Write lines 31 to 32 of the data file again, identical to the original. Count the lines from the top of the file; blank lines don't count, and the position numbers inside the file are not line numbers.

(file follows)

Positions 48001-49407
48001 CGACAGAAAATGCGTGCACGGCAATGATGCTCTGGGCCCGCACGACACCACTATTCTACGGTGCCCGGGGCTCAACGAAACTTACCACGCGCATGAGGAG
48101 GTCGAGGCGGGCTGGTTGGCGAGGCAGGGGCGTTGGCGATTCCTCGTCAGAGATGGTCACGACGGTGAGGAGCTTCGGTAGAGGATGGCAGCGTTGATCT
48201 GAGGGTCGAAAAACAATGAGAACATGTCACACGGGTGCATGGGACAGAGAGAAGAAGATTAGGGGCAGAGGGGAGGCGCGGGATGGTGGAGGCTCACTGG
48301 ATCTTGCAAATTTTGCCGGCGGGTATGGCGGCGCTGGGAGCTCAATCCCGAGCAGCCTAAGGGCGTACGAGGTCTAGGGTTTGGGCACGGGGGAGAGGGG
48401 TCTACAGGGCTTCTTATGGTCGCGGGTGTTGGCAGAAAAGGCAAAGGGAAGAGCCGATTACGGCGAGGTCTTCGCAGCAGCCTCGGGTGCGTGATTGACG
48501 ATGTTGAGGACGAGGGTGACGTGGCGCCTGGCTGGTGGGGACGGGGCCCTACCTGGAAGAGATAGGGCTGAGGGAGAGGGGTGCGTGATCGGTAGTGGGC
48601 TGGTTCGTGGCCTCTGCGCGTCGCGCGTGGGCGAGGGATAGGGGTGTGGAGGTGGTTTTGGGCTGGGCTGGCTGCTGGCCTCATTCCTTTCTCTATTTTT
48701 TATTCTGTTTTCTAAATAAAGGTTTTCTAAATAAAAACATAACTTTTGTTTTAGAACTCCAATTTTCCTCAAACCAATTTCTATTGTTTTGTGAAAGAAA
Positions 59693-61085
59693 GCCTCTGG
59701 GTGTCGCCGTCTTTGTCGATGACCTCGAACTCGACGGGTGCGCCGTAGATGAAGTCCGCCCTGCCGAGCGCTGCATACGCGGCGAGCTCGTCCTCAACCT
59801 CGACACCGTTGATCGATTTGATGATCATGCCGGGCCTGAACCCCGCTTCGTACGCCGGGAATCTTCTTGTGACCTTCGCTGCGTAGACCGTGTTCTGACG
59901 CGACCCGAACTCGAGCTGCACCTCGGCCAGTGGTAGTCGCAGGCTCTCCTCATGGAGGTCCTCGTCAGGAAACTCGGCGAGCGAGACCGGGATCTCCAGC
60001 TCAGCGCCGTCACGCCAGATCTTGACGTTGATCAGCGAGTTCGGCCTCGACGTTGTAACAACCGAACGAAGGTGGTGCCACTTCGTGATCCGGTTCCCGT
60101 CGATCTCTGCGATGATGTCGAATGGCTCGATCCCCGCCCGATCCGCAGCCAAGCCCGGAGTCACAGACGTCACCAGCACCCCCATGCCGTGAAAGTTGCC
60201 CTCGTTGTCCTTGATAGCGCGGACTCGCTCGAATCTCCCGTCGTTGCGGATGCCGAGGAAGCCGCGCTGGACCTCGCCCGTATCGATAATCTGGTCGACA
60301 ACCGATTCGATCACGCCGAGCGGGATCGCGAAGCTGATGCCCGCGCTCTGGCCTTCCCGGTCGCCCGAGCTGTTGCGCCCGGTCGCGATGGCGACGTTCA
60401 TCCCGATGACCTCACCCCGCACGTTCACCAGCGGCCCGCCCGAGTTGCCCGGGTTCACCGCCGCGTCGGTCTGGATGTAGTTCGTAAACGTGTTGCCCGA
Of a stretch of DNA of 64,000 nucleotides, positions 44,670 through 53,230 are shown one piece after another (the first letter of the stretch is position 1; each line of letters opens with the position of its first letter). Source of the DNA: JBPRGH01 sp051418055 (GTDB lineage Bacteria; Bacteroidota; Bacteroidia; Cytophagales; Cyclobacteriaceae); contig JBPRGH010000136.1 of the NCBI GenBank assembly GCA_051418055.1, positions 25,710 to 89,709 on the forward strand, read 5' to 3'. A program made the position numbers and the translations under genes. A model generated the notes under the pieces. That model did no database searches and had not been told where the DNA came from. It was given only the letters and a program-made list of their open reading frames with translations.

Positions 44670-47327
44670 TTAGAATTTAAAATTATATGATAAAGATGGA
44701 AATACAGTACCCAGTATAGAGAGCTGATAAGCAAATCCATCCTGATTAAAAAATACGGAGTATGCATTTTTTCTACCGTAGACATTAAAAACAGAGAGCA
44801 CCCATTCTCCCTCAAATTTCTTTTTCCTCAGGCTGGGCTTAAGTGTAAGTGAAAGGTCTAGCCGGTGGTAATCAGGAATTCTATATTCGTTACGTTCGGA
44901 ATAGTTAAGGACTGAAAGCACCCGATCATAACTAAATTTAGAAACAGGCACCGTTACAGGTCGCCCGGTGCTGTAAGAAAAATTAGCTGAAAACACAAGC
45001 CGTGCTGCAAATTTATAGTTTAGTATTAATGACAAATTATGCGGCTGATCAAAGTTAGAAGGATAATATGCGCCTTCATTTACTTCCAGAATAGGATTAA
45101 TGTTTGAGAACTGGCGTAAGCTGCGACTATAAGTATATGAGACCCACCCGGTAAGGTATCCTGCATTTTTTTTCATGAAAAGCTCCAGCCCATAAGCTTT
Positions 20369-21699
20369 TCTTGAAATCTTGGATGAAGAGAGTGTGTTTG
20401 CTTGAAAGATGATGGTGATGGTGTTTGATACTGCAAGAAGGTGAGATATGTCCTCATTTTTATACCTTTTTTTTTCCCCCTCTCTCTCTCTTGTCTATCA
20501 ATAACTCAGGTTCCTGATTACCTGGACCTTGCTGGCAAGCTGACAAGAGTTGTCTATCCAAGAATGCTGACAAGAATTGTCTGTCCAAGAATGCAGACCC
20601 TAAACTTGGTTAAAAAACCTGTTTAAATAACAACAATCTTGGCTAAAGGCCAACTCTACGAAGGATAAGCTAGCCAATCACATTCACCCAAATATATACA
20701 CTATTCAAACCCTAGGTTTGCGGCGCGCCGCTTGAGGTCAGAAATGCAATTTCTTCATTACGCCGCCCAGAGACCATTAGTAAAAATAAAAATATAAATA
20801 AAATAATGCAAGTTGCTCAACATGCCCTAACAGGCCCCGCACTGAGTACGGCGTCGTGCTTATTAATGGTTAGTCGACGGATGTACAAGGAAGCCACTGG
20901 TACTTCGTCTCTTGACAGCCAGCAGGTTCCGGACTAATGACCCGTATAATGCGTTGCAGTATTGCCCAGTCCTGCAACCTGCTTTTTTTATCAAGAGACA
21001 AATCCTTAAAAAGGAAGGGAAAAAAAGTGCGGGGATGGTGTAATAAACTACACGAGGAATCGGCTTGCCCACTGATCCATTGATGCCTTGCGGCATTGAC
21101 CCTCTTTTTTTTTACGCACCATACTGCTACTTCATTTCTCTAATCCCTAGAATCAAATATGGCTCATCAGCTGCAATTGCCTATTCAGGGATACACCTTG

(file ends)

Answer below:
20501 ATAACTCAGGTTCCTGATTACCTGGACCTTGCTGGCAAGCTGACAAGAGTTGTCTATCCAAGAATGCTGACAAGAATTGTCTGTCCAAGAATGCAGACCC
20601 TAAACTTGGTTAAAAAACCTGTTTAAATAACAACAATCTTGGCTAAAGGCCAACTCTACGAAGGATAAGCTAGCCAATCACATTCACCCAAATATATACA